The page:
Thefts of and from motorhomes in the United Kingdom have fallen for the first nine months of the year, new figures show.
Research from insurance specialist Caravan Guard show that claims for theft of and from motorhomes fell by almost 50% between January and September when compared to the same period last year, according to a news release.
The company attributes the fall to increasingly vigilant and security conscious motorhome owners as well as ever improving security products available to motorhome owners such as high tech tracking devices and alarms.
Director Chris Nettleton added, “It’s great to see theft falling. We encourage our customers to invest in security – we offer up to 35% discount for various security devices including 30% off for tracking devices.
“We are also seeing a rise in motorhome owners improving the storage conditions for their motorhomes by fitting driveposts or locked gates at home or choosing high security storage sites.”
At the same time the company has seen a 40% plus increase in accidental damage claims since last year – driveway scrapes, hitting low walls and bridges just a few unfortunate instances observed.
Nettleton added, “Accidental damage claims are by far the most costly types of claim in motorhome insurance. Accidents can happen to even the most experienced of drivers and it’s our job to get people back on the road as quickly as possible – almost 90% of our customers rate our overall claims service as exceptional or above average so we must be succeeding.”
He continued, “We do however, reward owners with an insurance discount for fitting reversing cameras or sensors which may just help to avoid a few minor bumps.”
Recreational vehicle owners Joe and Sandy Costanza say there’s a problem with security on the city-owned site in Antioch, Calif., where they keep their trailer.
There is none.
A recent string of break-ins and other vandalism at the Gentrytown Drive facility has drawn ire from RV owners who believe the city has been slow to respond, according to the Contra Costa Times.
Longtime renter Mike Lazzarini found his new vehicle ransacked the weekend of Jan. 30; the door had been “literally ripped open” and there was also other damage.
The city never notified the owners, Sandy Costanza said; it was Lazzarini who notified the Costanzas about their RV after he went to the site Feb. 1 and saw what had happened to his own vehicle.
Some vehicle owners likely are still unaware of the break-ins, said RV owner Charlie Campbell, noting that several RV doors on the premises had been duct-taped to prevent rain damage and that some have broken windows.
Police said there were three to four reports of incidents at the storage site over the past year, including the recent complaint that involved several victims. The break-in was the third for the Costanzas, and the cost of repairs from the latest incident is about $3,000, they said.
When the residents presented their plight to Antioch leaders during a recent city council meeting, some council members suggested revisiting a 2007 city law prohibiting RV parking at homes.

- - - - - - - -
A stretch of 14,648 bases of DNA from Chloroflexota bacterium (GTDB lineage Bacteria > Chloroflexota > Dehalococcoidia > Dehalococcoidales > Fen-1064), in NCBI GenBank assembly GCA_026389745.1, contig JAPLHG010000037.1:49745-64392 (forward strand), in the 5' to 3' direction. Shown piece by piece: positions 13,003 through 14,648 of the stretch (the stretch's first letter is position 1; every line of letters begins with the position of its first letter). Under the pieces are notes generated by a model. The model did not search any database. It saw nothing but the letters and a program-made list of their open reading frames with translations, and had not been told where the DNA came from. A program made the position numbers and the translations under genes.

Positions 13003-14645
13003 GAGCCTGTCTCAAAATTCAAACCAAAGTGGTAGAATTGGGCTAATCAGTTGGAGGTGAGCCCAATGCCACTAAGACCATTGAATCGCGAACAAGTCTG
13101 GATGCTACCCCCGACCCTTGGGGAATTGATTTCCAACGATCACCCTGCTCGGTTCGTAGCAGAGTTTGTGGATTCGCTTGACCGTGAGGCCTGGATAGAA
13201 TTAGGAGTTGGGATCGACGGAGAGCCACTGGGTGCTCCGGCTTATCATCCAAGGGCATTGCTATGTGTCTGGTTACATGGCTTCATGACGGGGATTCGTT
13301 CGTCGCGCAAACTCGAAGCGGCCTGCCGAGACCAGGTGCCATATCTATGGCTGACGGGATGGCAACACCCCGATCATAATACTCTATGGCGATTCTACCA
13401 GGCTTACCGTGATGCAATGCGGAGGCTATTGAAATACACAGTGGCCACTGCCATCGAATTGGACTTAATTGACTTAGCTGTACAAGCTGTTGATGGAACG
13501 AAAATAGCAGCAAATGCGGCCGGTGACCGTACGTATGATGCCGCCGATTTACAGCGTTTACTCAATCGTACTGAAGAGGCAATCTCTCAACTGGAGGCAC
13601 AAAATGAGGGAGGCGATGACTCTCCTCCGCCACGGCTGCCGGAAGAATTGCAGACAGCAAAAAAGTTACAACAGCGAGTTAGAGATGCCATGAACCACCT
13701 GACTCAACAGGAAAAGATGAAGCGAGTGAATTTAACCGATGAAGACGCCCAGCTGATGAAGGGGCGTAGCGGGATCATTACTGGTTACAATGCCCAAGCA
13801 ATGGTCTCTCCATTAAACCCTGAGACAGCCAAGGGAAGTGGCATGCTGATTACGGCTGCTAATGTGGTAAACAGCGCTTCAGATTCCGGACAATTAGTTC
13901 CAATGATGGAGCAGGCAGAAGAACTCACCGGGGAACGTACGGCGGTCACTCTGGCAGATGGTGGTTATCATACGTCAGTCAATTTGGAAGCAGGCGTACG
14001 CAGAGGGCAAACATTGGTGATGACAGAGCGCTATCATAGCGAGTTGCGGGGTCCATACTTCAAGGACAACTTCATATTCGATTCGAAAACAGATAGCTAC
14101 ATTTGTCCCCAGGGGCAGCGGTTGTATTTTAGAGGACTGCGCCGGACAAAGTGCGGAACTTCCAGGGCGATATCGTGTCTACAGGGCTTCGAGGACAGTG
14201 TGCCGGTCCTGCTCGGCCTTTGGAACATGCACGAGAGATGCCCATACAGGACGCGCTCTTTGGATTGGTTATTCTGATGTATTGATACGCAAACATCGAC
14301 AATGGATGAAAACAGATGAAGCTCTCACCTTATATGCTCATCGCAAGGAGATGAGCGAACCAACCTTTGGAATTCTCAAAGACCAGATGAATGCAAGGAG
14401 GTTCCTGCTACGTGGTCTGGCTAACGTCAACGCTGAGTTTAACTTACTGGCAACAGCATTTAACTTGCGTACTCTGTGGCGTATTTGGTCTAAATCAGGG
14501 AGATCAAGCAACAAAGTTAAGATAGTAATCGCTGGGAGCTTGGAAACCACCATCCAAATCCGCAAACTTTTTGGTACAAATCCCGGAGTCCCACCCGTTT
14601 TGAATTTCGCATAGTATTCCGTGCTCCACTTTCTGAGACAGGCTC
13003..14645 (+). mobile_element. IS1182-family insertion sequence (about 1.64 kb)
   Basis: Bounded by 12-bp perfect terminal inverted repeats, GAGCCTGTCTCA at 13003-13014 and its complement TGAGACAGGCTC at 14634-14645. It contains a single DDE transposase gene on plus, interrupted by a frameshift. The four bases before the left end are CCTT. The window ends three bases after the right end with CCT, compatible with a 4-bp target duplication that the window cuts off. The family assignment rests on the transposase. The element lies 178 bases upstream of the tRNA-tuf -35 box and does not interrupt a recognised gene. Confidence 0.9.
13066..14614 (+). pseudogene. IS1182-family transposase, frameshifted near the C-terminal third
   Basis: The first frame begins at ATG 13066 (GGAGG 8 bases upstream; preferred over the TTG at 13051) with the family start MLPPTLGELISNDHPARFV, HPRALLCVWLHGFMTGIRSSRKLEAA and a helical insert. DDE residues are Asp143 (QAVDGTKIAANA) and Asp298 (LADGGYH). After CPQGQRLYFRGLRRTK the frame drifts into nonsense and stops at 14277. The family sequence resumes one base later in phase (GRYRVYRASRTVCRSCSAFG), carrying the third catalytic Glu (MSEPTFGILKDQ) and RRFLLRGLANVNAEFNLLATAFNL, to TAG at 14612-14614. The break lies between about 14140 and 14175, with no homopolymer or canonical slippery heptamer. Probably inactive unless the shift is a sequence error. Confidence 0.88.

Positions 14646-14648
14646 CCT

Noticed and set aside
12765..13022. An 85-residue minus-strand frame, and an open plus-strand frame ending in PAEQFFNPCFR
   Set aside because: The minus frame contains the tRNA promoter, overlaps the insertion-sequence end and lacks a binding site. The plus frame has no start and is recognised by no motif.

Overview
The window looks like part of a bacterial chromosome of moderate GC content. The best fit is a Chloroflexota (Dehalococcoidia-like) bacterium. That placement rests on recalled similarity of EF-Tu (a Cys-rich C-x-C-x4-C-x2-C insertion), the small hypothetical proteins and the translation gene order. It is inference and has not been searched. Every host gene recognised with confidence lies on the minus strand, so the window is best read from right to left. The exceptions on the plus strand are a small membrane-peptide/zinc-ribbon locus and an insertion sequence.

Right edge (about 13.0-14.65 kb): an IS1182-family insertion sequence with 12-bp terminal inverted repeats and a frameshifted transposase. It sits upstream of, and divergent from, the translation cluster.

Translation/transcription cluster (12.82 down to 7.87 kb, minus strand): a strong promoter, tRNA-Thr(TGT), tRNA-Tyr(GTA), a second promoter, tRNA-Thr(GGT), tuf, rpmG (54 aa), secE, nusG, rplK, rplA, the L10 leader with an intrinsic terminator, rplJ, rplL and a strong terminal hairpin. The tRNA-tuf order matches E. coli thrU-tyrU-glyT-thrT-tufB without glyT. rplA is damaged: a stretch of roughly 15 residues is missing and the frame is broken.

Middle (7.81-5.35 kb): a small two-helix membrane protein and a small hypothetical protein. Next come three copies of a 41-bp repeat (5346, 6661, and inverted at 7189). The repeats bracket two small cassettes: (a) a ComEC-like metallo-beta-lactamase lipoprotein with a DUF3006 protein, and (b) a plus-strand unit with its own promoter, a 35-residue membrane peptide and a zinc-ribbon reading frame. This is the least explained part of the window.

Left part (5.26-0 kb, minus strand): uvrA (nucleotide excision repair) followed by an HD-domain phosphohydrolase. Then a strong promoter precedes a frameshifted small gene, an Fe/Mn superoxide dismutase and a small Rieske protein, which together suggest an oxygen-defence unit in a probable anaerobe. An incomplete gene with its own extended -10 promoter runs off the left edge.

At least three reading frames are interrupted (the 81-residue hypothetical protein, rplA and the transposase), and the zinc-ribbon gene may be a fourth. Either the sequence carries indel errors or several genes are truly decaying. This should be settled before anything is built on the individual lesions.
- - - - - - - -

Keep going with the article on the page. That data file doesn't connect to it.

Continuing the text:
The site is fenced and has a gate that requires keypad entry for access. However, no one has been on site to watch the property since a person who lived in a singlewide trailer in front of the property moved out in the beginning of January, said Ron Bernal, director of public works.
The man had an agreement with city to watch the property in exchange for keeping his home there, Bernal said.
“We’re in the process of trying to get somebody on board on the interim,” Bernal said. That person could have more direct contact with RV owners, he said.
Antioch has met with three security companies in hopes of implementing new measures, and hopes to get cost estimates shortly and make a decision, Bernal said. The options include motion detectors, laser beam detection or a recordable key pad technology.
Antioch has promised added security “since I came here in 1978,” Lazzarini said.
Measures like bushes or razor wire on the chain-link fence could deter vandals from accessing the half-filled site, RV owner Marty Fernandes said. City code doesn’t allow that, Bernal said.
“The city makes money here; it makes sense to invest a little bit in security,” Fernandes said.
Antioch allows one “grandfathered” RV in public view under tight restrictions. That decision came after months of haggling over whether homeowners should have to place vehicles such as boats, campers and motor homes out of public view.
Fernandes told the council that an Antioch police officer told him he’d be better off keeping his vehicle on his property because the city is too short-staffed to enforce the rules.
Councilman Reggie Moore said the council may want to revisit the RV issue. Further, he was troubled that people have been paying to store their vehicles in an insecure lot given the hard economic times.
RV owners are charged from $30 to $50 per month for storage, depending on size.
“I kind of feel somewhat responsible, to a certain extent,” Antioch Mayor Jim Davis said at last week’s council meeting.
“We have every responsibility to make sure (the site) is safe and well-kept,” he said.
Davis asked staff to set up a meeting, including himself, with the disgruntled RV owners to try to resolve the issue.